So how do you go from feeling you can’t possibly speak in public to feeling confident enough to be yourself in front of an audience? To answer this question, I’ve devised a simple mnemonic that you can use: SPEAK.

How to SPEAK

S – Subject

First things first – you’ve got to be clear on what you want to talk about. Clarity on the subject matter is vital if you want your audience to connect with what you’re going to say.

If you’ve been given a topic, how can you make it your own or bring a unique perspective? If you’re talking on a subject you’re an expert in, but to a new audience, how can you make it relevant to their industry or job role?

P – Practice, practice, practice

It takes a lot of hard work to make something look easy. If you have a dog to walk or a daily commute, use these times to rehearse what you’re going to say. If you can get uninterrupted time to yourself, deliver your talk or presentation as if it’s in real life. Visualise the audience. Imagine the questions they may ask. Picture them (and you) having a great time!

E – Energy

You’ve got to bring it – and it doesn’t have to be in a crazy way. It’s likely that before speaking you’ll have some nervous energy that needs channelling into something that serves you, so here are some things you can do:

Breathe deeply – focus on the out breath. This will calm your nervous system and help you pay attention to the task at hand. Box Breathing is used by US Navy SEALS and another great technique.

Get your posture right. Whether you’re standing or seated, imagine you have an invisible thread reaching from the crown of your head all the way up into the universe. It’s a neat little trick that will lengthen your spine, improve your posture, and make it easier to speak.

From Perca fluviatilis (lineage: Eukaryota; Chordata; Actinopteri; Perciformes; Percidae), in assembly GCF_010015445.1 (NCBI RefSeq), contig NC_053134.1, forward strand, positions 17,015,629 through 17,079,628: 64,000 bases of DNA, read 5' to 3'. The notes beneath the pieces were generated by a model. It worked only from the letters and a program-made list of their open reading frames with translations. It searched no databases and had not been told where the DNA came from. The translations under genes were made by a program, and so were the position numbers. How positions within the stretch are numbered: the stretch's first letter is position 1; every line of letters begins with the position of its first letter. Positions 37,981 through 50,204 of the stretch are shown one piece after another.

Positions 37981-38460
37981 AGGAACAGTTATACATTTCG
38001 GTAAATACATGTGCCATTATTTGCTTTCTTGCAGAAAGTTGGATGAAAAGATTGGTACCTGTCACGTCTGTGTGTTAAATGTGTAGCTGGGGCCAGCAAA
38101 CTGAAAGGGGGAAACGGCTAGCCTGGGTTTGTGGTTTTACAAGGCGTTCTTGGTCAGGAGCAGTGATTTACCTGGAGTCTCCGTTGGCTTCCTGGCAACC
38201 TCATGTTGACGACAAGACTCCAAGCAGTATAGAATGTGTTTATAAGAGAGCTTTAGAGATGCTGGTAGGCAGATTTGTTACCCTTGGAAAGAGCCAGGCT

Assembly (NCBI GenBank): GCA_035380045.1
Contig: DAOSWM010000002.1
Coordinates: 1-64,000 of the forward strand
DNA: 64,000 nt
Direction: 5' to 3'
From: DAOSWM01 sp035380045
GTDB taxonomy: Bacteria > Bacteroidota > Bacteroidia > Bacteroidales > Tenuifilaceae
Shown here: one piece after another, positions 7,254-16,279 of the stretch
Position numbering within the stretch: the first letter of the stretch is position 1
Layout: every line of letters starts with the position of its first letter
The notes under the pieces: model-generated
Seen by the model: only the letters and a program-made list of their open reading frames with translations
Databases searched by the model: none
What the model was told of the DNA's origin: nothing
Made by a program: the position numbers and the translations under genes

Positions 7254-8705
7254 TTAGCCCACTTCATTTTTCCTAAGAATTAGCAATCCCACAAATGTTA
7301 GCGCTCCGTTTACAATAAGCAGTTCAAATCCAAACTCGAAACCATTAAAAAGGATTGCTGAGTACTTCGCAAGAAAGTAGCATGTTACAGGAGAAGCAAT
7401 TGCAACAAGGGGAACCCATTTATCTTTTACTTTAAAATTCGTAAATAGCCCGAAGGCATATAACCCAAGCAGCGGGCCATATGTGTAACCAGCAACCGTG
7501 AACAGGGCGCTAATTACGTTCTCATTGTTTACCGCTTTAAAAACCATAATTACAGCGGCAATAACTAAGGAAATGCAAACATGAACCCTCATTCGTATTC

Smile. Smiling is proven to act as a cue to your body that everything will be okay. It will also send a signal to your audience that they can relax.

Bonus point for online talks: You need to bring as much (if not more) energy as if you were presenting face to face. Your voice will be doing the hard work that eye contact and audience proximity would usually do.

A – Acknowledge your audience

Audience experience is everything. They may not remember everything you say, but they’ll definitely remember how you made them feel.

Start with a question or a statement that creates connection. Make sure you say a cheery “Hello!” before you dive on in! I often begin my talks with 30 seconds on something I’ve observed or learned about their company – it shows you care and creates connection.

K – Keep it simple

This is not a lecture (unless it is a lecture, in which case… still keep it simple!). People will only remember so much and – crucially – no-one will know which points you have forgotten. Using a line like “If you only take away one thing…” offers you a great way to keep on track and land your point with the audience.

Don’t Give Up

If there’s one thing I’d love for you to remember, it’s not to give up. Not all of us have the benefit of school systems, networks, or jobs where public speaking and debating is the norm. Treat public speaking as any other new skill to learn – take your time, go easy on yourself, and seek help and advice from those whom you perceive to be doing a great job.

So, next time you’re called on to speak and feel nervous or weak at the knees (or if your executive feels this way – and I know some of them do), give these SPEAK tips a try and let me know the difference that they make. I look forward to seeing more Executive Assistants go from glossophobia to glossy performer!


75% of people fear public speaking:

10% of people who fear public speaking are genuinely terrified:

Glossophobia definition:

TED Talks are scripted and edited:

BGT contestants included professional acts:

Famous artists with stage fright:

Why AI won’t replace human communication:

Box breathing technique:

How smiling tricks your brain!

Toni Kent is a keynote speaker, stand-up, writer and podcast host who specialises in social mobility. She is trusted by organisations across the UK to deliver empowering, humorous talks on why social mobility is important, breaking cycles and embracing ... (Read More)